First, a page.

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From mini game to full-fledged industry: The browser game phenomenon

Free HTML5 games have become increasingly popular since the late '90s and even more so in the last few years. They have spawned many franchises and success stories and this looks set to continue. Also known as “browser games”, these mini games are often developed for mobile use nowadays, and it is exactly this reason that has caught the imagination of the playing public and launched some title to stratospheric success.


Official HTML5 logo by W3C (CC BY 3.0)

Gamers' wish to play games on the move has long been acknowledged by the games industry but the trend of mobile gaming has taken off in a big way since the released of the smartphone. These are essentially mobile computers with the additional ability to make phone calls and write text messages. The other functions are far more in tune with what you would have, in previous years, associated with a laptop or tablet.

There are several titles that have gone from simple 5 minute time filler to massive global franchise. If you look at games such as Club Penguin that started out as a Flash game but ended up being developed into a massive franchise owned by Disney that, at one stage, had 30 million subscribers, it is clear that these games have massive potential if they find the right formula.

Freeciv screenshot by Nybygger (CC BY-SA 3.0)

The game was developed by Lance Priebe in his spare time and was known in its early stages as "snow blasters". The game went through a few different stages but when Lane Merrifield and Dave Krysko joined the team they went about creating a game that was safe for their own kids to enjoy while being free of adverts, hence the beginning of Club Penguin. It proved lucrative for the trio when it was sold to Disney in 2007 for $350 million.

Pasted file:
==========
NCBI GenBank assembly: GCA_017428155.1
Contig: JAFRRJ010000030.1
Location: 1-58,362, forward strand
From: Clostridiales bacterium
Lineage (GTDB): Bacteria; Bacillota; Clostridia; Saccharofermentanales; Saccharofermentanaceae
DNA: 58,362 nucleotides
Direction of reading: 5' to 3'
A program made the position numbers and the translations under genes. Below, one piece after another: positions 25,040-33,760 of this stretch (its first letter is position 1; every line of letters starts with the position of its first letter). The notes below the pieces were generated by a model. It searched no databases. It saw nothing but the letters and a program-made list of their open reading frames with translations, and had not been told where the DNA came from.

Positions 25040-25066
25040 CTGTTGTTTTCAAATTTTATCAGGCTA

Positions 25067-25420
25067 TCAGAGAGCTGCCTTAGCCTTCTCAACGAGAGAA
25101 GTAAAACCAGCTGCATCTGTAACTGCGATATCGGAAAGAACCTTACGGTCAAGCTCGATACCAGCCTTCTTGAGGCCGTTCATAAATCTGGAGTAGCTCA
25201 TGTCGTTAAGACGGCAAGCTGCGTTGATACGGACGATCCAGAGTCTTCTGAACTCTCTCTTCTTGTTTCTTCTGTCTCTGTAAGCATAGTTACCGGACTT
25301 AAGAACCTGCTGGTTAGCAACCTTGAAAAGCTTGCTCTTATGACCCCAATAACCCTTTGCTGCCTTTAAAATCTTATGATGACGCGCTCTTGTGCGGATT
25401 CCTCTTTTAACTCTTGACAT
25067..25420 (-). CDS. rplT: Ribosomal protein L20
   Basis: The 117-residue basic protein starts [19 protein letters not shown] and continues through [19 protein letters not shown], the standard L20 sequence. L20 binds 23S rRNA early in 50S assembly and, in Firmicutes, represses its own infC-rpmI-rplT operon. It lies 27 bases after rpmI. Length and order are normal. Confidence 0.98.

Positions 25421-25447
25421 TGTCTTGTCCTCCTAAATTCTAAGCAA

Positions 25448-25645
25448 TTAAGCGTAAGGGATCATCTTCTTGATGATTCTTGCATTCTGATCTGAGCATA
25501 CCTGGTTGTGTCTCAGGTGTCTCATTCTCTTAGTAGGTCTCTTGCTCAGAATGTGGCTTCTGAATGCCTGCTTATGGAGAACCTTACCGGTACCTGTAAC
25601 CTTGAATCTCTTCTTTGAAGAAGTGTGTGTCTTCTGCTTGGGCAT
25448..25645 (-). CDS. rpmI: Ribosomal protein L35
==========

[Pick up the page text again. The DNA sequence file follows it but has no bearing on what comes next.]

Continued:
Other online games that can be played on mobile such as the videoslots offered by Betsafe, are offering endless varieties with some 833 different games available including titles such as Planet of the Apes and seasonal classics like Santa. This choice is another reason for the growth in HTML5 and Flash gaming. You can literally have hundreds of different variations due to the relative ease and low cost of development.

When Nintendo launched their Wii U, they made the decision not to support Flash but instead focused on the HTML5 games and there were several successful titles available on their console. Titles such as Cut The Rope allowed players to use the stylus to solve puzzles and had the kind of addictive nature as mobile classics like Cover Orange which was available on mobile phones with iOS.

Bejeweled is another classic that ended up making it onto Xbox as a downloadable arcade game. Like many others it started out as a web-based game but when creators Popcap games teamed up with Microsoft and changed the name from Diamond Mine to the current incarnation it took off.  It was one of the games that derived the Facebook classic Candy Crush Saga that was estimated to have been downloaded 2.7 billion times.

So next time you have an idea for an addictive, fun and challenging browser game you might just have a huge hit on your hands. The possibilities are endless.



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